Popplewell J in the High Court sided with AMTF – I reviewed his judgment in 2014. He decided that the relevant harm which gives rise to jurisdiction under article 5.3 occurred in England as AMTF had in each case been deprived of the benefit of the exclusive jurisdiction clause, which, he held, created a positive obligation on a former client to bring proceedings in England.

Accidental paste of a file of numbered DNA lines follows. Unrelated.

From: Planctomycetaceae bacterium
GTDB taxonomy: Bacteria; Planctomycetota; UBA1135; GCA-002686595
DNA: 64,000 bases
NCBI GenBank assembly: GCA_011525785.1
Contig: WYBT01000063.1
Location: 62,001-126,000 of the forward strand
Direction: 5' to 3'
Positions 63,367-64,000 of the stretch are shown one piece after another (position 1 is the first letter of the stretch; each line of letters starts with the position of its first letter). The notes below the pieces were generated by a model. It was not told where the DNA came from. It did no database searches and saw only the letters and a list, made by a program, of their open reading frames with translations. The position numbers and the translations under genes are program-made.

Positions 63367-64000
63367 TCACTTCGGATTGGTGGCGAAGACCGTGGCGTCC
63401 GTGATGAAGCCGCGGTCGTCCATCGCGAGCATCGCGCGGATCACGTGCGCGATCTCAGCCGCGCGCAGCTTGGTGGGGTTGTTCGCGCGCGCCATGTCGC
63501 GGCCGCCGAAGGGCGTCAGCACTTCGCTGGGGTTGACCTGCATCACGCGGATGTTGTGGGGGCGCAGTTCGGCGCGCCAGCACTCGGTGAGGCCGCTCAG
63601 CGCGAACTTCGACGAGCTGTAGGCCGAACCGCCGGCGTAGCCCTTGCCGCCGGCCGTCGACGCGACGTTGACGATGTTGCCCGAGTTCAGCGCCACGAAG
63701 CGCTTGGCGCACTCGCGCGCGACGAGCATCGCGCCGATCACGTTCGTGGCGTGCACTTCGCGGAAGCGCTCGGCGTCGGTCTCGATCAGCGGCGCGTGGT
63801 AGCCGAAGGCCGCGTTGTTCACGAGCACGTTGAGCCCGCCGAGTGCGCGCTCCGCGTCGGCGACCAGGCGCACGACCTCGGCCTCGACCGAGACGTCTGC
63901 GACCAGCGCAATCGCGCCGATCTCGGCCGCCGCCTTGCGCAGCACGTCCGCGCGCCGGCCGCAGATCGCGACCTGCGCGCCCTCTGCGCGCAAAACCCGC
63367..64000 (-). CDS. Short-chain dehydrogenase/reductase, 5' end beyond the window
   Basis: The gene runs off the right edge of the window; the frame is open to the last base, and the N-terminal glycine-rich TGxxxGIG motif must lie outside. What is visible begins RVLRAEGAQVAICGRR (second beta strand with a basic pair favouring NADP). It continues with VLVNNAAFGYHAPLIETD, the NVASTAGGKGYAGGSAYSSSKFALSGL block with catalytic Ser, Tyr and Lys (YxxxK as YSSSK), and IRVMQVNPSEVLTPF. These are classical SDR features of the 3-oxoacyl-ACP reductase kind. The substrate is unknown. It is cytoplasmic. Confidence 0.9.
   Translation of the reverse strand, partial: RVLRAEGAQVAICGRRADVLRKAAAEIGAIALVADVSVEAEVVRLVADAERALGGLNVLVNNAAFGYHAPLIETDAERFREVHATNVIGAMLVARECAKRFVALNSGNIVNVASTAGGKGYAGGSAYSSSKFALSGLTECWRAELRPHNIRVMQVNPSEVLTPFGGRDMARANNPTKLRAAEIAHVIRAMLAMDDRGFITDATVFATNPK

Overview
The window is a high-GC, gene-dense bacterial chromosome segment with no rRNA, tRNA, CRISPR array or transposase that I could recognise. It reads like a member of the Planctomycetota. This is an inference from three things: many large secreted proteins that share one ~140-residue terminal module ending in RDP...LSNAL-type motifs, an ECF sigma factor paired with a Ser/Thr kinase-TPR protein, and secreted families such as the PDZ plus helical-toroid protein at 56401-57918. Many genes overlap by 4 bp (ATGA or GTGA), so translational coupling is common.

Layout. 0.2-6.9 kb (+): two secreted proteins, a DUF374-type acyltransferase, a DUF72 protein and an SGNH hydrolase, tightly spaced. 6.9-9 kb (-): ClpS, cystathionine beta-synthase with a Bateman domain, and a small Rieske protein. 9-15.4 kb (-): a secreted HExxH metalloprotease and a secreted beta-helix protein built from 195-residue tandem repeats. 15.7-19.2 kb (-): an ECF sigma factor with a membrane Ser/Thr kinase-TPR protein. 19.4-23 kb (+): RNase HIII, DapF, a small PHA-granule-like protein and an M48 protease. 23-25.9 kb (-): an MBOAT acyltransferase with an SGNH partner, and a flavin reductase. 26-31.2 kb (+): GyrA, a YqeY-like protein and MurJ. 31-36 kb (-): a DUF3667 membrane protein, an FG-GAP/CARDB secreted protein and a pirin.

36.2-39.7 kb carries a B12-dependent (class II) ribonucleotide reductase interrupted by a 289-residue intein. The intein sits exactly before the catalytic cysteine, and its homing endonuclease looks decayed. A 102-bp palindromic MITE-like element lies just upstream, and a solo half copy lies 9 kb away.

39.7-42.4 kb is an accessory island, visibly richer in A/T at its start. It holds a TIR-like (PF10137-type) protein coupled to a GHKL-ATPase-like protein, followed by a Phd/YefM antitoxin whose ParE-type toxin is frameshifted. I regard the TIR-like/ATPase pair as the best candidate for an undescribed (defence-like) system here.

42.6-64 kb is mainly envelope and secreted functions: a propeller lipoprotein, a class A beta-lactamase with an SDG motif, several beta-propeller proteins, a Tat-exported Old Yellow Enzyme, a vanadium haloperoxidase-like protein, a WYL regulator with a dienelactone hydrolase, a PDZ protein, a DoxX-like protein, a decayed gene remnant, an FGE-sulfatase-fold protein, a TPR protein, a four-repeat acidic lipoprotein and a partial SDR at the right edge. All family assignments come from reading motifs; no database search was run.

Clarke LJ concluded upon Appeal that the English courts did not have jurisdiction as the relevant harm had occurred in Germany. At 57 he wrote ‘I do not reach this conclusion with any great enthusiasm since there is much to be said for the determination of what is in essence an ancillary claim in tort for inducement of breach of contract to be made in the court which the contract breaker agreed should have exclusive jurisdiction in respect of that contract, rather than in the courts of the country where the inducement and breach occurred. But the governing law of the relationship between the former clients and AMTF (which did not have to be that of England & Wales) is not a determining factor in the allocation of jurisdiction under the Regulation.‘ It is not entirely clear what the German courts’ view is on the matter – the unsettled claims were still pending at the time of the Supreme Court’s judgment.